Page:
Addiction: A chronic, relapsing disease, characterized by compulsive drug seeking and drug use and by neurochemical and molecular changes in the brain.
Attention deficit hyperactivity disorder: A disorder that often presents in early childhood, characterized by inattention, hyperactivity, and impulsivity.
Central nervous system (CNS): The brain and spinal cord.
Craving: A powerful, often uncontrollable desire for drugs.
Dopamine: A neurotransmitter present in regions of the brain that regulate movement, emotion, motivation, and feelings of pleasure.
Narcolepsy: A disorder characterized by uncontrollable attacks of deep sleep.
Psychomotor stimulants (psychostimulants): Drugs that increase or enhance the activity of monoamines (such as dopamine and norepinephrine) in the brain. Psychostimulants increase arousal and activity, as well as heart rate, blood pressure, and respiration.
Psychosis: A mental disorder characterized by symptoms such as delusions or hallucinations and disordered thinking.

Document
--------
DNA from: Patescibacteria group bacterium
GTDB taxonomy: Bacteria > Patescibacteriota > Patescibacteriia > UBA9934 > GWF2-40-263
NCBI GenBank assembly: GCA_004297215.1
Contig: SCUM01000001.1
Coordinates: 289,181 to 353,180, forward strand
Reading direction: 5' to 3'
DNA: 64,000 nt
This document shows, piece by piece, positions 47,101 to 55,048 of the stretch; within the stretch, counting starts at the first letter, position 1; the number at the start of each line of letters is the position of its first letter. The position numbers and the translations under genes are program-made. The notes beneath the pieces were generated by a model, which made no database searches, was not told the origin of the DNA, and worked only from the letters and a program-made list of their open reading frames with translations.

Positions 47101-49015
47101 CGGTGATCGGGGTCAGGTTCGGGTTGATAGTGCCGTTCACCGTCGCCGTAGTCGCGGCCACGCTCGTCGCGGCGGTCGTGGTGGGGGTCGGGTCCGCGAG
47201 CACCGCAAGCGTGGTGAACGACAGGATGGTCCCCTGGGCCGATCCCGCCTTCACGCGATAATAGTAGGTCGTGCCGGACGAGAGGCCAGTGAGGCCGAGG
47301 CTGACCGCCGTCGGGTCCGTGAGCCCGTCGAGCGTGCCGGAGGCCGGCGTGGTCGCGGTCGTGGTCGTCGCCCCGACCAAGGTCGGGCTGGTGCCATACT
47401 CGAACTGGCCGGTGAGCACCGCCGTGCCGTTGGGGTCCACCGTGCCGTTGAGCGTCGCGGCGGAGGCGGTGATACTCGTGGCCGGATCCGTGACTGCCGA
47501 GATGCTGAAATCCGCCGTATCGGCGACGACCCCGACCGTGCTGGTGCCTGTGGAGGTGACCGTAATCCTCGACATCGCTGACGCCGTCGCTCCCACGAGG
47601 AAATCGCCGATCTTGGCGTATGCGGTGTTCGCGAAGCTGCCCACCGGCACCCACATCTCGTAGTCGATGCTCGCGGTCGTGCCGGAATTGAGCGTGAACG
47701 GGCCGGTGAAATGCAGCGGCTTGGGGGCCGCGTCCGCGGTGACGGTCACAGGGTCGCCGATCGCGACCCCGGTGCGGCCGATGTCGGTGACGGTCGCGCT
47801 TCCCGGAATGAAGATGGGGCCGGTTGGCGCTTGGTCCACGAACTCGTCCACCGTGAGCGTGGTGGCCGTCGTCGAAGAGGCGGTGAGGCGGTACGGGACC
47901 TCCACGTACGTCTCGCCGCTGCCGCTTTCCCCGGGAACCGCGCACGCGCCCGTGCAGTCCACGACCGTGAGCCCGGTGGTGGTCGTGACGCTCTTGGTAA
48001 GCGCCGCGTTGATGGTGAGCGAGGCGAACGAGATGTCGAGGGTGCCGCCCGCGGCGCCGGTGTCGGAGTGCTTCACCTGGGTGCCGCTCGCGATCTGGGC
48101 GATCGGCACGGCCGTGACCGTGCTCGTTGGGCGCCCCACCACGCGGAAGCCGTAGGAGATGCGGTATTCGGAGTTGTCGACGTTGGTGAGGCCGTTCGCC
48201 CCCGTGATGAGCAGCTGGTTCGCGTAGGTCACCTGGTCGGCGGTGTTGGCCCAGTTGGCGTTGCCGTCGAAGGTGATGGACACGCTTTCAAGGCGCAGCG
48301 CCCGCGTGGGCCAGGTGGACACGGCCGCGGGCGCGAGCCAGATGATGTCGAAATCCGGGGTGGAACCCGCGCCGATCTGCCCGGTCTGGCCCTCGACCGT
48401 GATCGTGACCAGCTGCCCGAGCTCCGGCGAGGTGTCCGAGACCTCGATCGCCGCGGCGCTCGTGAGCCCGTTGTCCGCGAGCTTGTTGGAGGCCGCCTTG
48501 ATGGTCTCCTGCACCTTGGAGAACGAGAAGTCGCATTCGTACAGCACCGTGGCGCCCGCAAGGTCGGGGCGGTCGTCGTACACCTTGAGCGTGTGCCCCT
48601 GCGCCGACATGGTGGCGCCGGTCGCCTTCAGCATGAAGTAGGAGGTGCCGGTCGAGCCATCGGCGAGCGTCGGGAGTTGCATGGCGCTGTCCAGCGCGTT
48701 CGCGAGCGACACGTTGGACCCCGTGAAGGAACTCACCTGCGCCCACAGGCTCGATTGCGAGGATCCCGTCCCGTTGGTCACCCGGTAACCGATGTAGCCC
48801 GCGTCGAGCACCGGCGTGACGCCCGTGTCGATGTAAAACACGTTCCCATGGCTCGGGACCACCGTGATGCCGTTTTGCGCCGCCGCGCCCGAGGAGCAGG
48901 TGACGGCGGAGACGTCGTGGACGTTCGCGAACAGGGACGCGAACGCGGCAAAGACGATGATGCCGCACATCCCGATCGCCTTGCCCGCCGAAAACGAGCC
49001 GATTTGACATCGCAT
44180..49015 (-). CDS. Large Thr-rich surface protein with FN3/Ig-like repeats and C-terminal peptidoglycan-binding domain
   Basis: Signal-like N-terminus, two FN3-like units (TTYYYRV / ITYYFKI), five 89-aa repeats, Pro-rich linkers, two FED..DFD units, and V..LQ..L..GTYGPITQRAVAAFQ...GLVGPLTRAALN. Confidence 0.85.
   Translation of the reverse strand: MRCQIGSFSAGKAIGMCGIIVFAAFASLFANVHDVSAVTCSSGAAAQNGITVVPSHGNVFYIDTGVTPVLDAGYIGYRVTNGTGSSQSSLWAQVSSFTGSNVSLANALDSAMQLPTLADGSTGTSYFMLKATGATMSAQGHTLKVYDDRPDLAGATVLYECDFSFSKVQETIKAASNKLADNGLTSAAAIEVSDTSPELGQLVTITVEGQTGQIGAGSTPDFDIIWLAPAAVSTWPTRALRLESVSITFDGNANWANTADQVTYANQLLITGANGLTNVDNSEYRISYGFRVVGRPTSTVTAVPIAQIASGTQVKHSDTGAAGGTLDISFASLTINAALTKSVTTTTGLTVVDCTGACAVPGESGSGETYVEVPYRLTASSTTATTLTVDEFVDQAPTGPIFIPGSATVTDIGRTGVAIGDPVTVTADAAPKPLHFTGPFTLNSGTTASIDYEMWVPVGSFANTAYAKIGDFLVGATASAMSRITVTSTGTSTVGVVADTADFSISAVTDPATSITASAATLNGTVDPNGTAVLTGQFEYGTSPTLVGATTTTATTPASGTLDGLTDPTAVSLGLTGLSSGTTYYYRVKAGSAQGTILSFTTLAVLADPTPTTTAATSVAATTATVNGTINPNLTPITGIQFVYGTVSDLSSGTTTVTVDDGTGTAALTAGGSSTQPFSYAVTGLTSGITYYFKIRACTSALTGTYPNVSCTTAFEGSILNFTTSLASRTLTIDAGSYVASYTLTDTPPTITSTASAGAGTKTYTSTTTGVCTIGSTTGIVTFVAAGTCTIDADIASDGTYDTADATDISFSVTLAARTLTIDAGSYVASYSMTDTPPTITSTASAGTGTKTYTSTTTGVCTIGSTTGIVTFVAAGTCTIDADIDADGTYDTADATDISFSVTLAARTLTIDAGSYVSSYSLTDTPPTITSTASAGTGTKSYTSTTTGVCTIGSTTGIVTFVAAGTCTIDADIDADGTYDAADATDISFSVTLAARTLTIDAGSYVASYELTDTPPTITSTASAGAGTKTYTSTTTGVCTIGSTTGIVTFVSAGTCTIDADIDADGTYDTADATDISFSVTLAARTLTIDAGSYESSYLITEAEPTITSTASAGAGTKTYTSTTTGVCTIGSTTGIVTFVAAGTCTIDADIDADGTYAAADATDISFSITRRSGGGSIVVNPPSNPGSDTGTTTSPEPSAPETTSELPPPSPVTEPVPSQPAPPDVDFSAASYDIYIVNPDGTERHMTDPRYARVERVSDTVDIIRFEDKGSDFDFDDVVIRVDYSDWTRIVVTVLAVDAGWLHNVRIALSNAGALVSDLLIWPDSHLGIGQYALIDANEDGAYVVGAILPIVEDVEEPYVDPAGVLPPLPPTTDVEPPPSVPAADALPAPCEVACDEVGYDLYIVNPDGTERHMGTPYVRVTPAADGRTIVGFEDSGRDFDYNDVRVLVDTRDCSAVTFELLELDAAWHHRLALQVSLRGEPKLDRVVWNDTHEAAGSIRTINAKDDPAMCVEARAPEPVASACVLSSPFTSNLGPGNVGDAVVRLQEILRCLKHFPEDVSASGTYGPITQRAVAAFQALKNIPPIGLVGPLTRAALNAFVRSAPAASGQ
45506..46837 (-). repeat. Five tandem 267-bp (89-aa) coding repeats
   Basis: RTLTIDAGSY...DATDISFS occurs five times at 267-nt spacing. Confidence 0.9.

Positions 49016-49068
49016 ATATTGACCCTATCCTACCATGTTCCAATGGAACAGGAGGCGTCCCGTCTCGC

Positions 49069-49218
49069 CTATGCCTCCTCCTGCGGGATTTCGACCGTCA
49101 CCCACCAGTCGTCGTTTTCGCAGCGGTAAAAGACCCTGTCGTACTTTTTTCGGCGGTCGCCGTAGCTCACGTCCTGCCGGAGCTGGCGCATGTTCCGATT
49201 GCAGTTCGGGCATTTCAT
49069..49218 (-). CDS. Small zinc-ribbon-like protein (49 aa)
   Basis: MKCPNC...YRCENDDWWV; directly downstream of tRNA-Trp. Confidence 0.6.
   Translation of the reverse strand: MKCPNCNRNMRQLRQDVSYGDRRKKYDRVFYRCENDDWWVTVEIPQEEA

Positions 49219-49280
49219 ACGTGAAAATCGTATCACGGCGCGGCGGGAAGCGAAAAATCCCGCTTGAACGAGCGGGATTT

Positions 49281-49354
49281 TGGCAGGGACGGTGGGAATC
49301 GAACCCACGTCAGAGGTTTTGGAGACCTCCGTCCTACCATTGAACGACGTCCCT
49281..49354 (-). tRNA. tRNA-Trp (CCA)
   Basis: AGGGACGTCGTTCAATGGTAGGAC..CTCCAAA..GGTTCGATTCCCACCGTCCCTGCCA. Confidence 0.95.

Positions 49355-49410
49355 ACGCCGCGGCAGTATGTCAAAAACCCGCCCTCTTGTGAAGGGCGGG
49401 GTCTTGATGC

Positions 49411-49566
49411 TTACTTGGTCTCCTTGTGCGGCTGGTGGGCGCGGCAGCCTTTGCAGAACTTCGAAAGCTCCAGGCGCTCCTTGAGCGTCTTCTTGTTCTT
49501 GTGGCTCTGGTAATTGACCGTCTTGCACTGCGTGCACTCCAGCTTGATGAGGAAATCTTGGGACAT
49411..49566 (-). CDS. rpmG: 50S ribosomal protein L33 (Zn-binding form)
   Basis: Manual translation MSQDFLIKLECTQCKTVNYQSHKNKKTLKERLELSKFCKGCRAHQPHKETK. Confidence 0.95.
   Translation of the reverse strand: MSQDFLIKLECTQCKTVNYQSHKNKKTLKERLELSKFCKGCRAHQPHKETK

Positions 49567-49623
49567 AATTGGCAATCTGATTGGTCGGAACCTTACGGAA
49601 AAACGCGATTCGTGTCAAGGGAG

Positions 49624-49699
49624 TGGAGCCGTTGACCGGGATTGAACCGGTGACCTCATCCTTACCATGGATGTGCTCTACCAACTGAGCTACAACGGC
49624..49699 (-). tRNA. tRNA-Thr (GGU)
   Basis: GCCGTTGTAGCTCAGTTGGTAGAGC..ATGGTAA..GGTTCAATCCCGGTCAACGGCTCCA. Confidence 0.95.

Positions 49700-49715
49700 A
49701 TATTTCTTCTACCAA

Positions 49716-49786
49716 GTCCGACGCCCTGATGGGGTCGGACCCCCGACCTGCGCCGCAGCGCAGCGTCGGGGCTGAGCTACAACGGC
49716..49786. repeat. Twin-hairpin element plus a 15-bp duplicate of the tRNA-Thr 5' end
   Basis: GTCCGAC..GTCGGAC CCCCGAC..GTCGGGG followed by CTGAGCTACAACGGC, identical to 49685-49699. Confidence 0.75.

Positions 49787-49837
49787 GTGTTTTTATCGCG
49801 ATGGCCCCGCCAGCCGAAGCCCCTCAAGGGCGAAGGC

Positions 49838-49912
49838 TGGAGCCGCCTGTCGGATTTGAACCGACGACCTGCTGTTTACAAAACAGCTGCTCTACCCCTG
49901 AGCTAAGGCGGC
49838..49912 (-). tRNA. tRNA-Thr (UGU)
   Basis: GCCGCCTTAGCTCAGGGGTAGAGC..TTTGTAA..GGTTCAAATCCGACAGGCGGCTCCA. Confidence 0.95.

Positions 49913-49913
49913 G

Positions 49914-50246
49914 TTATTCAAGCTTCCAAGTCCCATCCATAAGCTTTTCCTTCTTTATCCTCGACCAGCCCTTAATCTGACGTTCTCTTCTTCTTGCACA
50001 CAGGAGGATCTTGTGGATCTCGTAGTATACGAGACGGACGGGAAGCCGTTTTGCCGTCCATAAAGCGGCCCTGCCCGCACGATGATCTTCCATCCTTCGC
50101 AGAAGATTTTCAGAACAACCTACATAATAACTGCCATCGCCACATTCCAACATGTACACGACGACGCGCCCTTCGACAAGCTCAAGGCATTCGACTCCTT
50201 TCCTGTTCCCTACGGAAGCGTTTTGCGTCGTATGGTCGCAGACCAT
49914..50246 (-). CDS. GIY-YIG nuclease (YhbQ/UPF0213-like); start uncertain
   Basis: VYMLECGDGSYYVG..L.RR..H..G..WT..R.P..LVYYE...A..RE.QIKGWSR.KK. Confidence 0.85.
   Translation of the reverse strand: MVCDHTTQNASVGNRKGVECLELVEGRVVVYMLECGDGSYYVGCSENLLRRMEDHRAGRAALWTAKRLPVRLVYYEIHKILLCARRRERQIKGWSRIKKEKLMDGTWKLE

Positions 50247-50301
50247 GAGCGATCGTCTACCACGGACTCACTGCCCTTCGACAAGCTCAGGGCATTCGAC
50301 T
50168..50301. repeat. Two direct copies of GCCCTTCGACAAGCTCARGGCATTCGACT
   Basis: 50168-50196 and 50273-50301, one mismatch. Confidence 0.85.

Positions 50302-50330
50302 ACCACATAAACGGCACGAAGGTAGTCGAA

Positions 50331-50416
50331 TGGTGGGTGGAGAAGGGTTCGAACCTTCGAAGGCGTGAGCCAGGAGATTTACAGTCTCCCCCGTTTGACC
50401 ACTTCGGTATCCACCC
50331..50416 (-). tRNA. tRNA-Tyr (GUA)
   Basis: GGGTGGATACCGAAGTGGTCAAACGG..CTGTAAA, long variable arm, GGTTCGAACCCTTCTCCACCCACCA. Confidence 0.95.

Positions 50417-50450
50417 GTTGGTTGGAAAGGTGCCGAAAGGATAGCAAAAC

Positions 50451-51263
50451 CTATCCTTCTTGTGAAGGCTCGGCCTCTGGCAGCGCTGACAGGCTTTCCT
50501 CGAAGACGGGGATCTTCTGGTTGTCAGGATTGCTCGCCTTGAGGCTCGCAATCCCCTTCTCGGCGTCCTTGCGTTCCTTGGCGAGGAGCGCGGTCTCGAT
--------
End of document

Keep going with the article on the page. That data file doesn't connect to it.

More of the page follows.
Rush: A surge of euphoric pleasure that rapidly follows administration of a drug.
Tolerance: A condition in which higher doses of a drug are required to produce the same effect as experienced initially.
Toxic: Damage to an organ or group of organs.
Withdrawal: A variety of symptoms that occur after chronic abuse of an addictive drug is reduced or stopped.
This series of reports simplifies the science of research findings for the educated lay public, legislators, educational groups, and practitioners. The series reports on research findings of national interest.
Please note: After September 2013 all NIDA Research Reports will be offered online exclusively. Orders for printed hard copies must be received by August 15, 2013.
As a result of scientific research, we know that addiction is a disease that affects both brain and behavior.